These ISP routers do not filter or inspect the traffic, nor do they detect intrusions. Basically, this leaves your business open to web risks at large, which is only multiplied when you are transferring any sensitive data in order to conduct work. The risk is not just the compromise of this data, which means losing clients in the event of a breach, but also opens you up to some hefty fines from any number of compliance commissions.

Firewalls Put You in Control of Your Network

A firewall allows you to control the gateway (your front door) of information and gain awareness to security problems that may be attempting to enter. There are a number of different kinds of attacks that are caught via this gateway, the top three are:

  • Network packet sniffers – a hacker intercepts unprotected network information packets and steals the data
  • IP spoofing – an outsider tricks your computers into recognizing them as a trusted source, by posing as a familiar IP address
  • Password attacks – hackers guess or crack passwords used by employees, allowing them to access the computer and entire network to steal further data

A business-grade firewall allows you to filter the incoming and outgoing traffic for suspicious activity, putting you in control and minimizing your risk of attacks.

What Does a Good Firewall Do for Your Business?

In a nutshell, it protects you from costly threats. With the correct settings and subscription renewals, it offers the following functions:

  • Block incoming traffic based on rules – ex. keep employees off of Social Networking sites
  • Block websites – ex. eliminate adult website access, which reduces the associated virus risks
  • Dedicate internet network resources – ex. prevent a group of workers from accessing the web for any reason
  • Firewalls also create logs of users and instances so you can track the events of a particular time period. This kind of log is critical to pin-pointing a breach to contain or fix problems.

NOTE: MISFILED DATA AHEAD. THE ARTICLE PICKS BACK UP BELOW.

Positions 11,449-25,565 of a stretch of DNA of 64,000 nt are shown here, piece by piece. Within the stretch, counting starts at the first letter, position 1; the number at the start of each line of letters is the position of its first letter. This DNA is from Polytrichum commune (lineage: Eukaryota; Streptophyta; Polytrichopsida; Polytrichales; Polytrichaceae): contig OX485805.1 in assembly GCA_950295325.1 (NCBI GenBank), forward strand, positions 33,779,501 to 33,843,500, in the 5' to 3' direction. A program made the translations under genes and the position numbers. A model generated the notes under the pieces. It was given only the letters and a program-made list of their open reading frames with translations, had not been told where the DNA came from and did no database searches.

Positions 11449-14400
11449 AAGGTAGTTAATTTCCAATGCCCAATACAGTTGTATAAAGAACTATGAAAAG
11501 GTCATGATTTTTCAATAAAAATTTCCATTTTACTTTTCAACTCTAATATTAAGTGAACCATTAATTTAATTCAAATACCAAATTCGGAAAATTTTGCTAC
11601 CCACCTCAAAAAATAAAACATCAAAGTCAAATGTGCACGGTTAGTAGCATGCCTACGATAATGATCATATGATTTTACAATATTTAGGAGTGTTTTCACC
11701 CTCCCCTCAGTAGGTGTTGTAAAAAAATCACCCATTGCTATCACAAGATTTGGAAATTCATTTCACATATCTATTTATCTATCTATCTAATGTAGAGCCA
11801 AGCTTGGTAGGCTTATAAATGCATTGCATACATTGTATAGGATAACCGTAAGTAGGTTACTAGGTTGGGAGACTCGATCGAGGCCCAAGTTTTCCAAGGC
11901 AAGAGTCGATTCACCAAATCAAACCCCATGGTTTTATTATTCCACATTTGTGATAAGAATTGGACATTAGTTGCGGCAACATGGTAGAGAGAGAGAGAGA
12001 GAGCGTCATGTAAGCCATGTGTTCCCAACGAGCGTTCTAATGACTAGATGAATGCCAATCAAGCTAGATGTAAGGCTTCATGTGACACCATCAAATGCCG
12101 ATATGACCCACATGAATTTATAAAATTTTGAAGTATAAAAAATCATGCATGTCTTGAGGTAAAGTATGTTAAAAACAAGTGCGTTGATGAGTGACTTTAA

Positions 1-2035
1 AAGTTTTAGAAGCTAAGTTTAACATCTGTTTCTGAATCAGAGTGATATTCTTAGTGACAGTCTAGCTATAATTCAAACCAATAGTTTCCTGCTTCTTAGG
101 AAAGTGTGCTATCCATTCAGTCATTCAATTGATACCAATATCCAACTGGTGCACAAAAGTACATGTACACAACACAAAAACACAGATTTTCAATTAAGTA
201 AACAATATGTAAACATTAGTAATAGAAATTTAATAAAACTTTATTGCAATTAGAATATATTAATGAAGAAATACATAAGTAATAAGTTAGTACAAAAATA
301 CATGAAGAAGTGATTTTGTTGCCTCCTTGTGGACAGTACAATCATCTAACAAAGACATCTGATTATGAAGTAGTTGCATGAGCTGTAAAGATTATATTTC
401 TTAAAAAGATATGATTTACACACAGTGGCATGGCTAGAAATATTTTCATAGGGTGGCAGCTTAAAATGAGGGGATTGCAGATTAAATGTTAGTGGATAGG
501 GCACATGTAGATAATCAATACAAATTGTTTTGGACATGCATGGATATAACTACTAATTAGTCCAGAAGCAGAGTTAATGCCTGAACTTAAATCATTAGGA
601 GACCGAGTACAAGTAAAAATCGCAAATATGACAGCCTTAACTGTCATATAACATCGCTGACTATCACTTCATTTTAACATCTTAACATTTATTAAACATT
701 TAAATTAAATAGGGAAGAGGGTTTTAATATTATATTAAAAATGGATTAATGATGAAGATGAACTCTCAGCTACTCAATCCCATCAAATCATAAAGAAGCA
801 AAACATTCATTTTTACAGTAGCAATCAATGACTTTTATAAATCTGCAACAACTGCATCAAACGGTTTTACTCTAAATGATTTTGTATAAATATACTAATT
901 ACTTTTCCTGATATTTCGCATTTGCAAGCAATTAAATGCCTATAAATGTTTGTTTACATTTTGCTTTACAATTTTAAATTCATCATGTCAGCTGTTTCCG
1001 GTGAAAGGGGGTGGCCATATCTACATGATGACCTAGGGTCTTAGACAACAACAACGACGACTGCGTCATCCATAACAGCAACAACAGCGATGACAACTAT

Asses Your Security

At the end of the day, your business data needs more than just a router from your ISP. Ask your IT advisor to do a security assessment of your network and find out where your vulnerabilities are so you don’t have to learn the hard way…

JUL
26
2013
Louisville Computer Support

Are you your company’s Involuntary IT Manager?

Involuntary IT Manager

If you’re ready to get back to what you REALLY do, contact us to see how we can give your company the IT support it deserves.
JUL
23
2013
Louisville Windows XP Support End Of Life

Windows XP End Of Life

Everyone still using Windows XP and Office 2003 has less than nine months to upgrade to newer platforms before Microsoft pulls the plug on all support April 8, 2014. If you’re still a Windows XP user, you’re not alone, as it still runs on 39% of computers currently in use.

When Microsoft ends support April 8th of next year, there will be no more security patches, bug fixes, and free (or even paid) online assistance. Without support, businesses who still run Windows XP will run a great risk of having their systems, networks, and data exposed and compromised by cyber criminals who will look to immediately find fresh ways to exploit the 12-year old operating system. An operating system that was launched in 2001 when crimeware barely existed.

For businesses that have not yet begun to migrate their system to a modern operating system, Microsoft will put it bluntly – “you are late.” According to their research, the average enterprise deployment can take 18 to 32 months in enterprise organizations.

Those who continue to use Windows XP after Microsoft pulls the plug cannot hope to rely solely on firewalls and anti-virus software to protect their machines from malware. Such protection works only for known threats. If some new “zero-day” (ie, previously unknown and therefore unprepared for) flaw in the operating system is exploited, no amount of anti-virus software will save an XP computer from being seriously compromised.

If you haven’t made plans for migration, now is the time. Companies that run line of business applications designed for XP are sometimes having to make other accommodations for their software, and those discoveries are much easier to deal with during planned migrations rather than rushed decisions near the end of support deadline. If you don’t have a plan in place, I urge you to contact a partner who is certified in Microsoft software, and can help your business develop and implement  your migration. We can take you through the entire process, from planning to answering questions about the new operating system once in place.